On Wednesday February 20th, Billboard added YouTube views to their Hot 100 methodology which radically changed the makeup of the esteemed chart. The most immediate change came at the top, where “Harlem Shake” by Baauer, the viral sensation, debuts at #1. It marks the first time that a relatively unknown artist debuts at #1 with very little radio airplay to aid it. Given the ubiquity of the song last week, with everyone from the Today Show to college swim teams to the Norwegian Army joining in, it feels culturally right to see the song at the top spot. As many writers have noted, this is probably the biggest change to the Hot 100 chart in a very long time.
But why did it take this long to add YouTube (and VEVO) views to the chart? With numerous videos being seen north of 100 million times, YouTube’s influence on pop culture has been clear for a few years. At a minimum, it’s been two years since the game changing Rebecca Black video. Shouldn’t Billboard have been counting YouTube all along?
The likely reason why they haven’t is because YouTube numbers have to be trustworthy if they are going to influence the bellweather singles chart. Simply scraping numbers from YouTube is not valid as it doesn’t account for country discrepancies within a US based chart. But it also doesn’t account for activity from bots, a practice many labels and artists have used to varied success over the last few years.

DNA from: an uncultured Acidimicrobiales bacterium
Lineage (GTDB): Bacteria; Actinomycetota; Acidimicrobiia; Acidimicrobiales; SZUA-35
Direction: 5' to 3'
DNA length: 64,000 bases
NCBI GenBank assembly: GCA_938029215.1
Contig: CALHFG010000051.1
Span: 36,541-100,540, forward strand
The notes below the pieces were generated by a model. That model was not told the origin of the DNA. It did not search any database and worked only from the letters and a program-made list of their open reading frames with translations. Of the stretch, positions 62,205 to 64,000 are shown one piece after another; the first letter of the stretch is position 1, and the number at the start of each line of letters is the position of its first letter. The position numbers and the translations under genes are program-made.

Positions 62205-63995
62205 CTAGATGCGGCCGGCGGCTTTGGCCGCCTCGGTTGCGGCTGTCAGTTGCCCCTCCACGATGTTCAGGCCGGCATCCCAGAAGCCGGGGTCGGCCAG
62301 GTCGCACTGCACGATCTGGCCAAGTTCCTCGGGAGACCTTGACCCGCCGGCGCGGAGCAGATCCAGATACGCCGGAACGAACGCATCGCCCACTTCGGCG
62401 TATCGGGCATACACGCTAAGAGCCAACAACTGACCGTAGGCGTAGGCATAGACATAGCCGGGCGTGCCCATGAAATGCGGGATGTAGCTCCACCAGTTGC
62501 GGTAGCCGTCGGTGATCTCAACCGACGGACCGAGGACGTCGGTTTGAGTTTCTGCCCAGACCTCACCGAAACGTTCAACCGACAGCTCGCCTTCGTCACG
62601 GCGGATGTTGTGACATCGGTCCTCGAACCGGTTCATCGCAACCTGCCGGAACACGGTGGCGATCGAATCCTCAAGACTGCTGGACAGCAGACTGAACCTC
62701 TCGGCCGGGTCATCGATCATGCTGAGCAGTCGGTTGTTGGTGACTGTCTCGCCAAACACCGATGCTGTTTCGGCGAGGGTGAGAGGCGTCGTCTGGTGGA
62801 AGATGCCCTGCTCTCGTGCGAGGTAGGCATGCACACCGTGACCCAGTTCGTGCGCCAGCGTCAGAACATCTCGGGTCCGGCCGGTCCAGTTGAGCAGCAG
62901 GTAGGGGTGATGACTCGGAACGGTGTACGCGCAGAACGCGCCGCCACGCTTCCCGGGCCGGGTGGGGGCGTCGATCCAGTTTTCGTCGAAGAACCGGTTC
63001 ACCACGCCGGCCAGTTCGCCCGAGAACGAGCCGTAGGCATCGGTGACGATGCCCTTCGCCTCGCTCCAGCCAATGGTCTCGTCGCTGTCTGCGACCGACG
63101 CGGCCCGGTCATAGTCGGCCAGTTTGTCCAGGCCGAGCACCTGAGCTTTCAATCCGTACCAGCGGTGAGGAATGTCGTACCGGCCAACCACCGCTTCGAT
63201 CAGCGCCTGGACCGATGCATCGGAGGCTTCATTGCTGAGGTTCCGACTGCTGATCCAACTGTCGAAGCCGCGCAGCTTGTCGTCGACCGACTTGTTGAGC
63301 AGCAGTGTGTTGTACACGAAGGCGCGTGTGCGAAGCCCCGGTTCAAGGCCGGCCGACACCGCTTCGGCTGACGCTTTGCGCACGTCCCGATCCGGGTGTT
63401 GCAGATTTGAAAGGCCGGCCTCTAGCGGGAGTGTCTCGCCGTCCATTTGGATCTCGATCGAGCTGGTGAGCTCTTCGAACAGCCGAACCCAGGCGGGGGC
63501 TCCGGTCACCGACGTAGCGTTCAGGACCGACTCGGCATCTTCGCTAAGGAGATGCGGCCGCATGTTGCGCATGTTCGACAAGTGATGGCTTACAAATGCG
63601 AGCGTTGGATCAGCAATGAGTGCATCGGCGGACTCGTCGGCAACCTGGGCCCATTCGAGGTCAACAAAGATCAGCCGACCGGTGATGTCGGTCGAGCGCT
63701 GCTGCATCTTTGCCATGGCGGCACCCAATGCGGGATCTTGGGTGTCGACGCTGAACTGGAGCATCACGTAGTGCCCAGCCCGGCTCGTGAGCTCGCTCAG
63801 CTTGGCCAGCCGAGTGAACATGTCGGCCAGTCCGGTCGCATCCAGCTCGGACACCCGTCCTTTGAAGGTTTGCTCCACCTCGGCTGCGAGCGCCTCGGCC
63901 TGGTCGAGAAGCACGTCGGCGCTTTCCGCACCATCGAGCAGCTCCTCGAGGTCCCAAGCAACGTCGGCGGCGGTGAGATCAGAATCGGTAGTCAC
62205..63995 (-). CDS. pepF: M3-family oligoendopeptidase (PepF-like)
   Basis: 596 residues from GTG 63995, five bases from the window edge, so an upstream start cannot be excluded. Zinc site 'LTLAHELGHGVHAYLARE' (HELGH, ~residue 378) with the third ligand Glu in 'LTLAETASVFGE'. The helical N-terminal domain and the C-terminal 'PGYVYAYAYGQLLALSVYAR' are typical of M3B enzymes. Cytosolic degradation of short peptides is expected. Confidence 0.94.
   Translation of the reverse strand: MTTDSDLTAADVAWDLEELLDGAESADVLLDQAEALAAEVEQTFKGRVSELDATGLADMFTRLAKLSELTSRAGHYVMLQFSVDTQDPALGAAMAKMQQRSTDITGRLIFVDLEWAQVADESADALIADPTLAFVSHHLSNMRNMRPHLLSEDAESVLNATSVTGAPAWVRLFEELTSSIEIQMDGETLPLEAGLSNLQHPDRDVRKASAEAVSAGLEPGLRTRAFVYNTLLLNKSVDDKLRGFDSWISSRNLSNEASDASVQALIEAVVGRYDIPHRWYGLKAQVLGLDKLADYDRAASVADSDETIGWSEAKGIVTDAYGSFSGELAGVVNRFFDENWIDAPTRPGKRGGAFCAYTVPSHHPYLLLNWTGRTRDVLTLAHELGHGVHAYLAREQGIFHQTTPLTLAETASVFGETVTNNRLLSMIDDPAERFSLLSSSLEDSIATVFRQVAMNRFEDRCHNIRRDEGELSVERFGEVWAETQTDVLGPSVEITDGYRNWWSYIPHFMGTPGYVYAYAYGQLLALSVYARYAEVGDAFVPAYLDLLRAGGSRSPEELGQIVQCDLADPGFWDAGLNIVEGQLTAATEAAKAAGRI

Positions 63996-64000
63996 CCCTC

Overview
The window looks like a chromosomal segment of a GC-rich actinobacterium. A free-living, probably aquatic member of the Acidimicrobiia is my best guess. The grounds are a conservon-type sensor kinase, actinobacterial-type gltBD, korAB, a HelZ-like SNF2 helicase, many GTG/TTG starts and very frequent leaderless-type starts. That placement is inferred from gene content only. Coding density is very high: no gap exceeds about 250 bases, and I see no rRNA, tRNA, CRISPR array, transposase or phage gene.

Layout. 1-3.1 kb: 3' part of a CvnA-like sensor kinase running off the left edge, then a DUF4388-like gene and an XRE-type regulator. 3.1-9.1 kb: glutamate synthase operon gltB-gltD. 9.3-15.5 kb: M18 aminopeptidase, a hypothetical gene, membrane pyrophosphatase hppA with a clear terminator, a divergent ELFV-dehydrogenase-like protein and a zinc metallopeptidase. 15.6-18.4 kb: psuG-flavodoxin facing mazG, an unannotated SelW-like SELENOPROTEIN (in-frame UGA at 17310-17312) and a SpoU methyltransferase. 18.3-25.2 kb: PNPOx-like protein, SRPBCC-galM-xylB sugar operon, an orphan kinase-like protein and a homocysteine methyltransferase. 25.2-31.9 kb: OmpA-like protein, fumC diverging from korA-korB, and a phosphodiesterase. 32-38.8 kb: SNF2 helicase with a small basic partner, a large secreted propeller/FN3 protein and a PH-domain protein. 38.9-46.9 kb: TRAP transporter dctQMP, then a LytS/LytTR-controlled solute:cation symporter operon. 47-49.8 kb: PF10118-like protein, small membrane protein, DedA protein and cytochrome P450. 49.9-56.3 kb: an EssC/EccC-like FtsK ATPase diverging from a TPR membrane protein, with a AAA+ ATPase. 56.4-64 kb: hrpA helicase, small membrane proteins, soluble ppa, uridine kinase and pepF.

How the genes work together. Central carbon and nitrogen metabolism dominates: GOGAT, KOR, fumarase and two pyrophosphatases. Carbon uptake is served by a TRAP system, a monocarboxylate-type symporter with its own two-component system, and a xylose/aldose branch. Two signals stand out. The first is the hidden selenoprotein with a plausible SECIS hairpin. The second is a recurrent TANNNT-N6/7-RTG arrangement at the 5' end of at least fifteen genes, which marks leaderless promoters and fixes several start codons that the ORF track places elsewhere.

In advance of the Hot 100 announcement, YouTube stepped up its enforcement of its Terms Of Service forbidding bot views. The most noticeable result was a 2 BILLION view decrease in major label videos 2 months ago, but similar audits of videos at all levels have been ramping up for months now. With a chart influence now on the line, both parties are more incentivized to stay honest. The timing of these events feel like more than coincidence, and certainly suggests a concerted effort to increase YouTube’s credibility for chart eligibility. As such, I would anticipate enforcement to get more strict, with account deletions a likely punishment for bot activity.
Last week’s #1 was “Thrift Shop”, another song that broke out of YouTube. Getting the credit as the “breaking spot” for back to back chart-toppers is crucial to reinforcing and growing YouTube’s brand. Having more credible numbers is certainly good for everyone in the long run. For those who think they can do an end-run around the system, it feels very likely that this one is closing rapidly.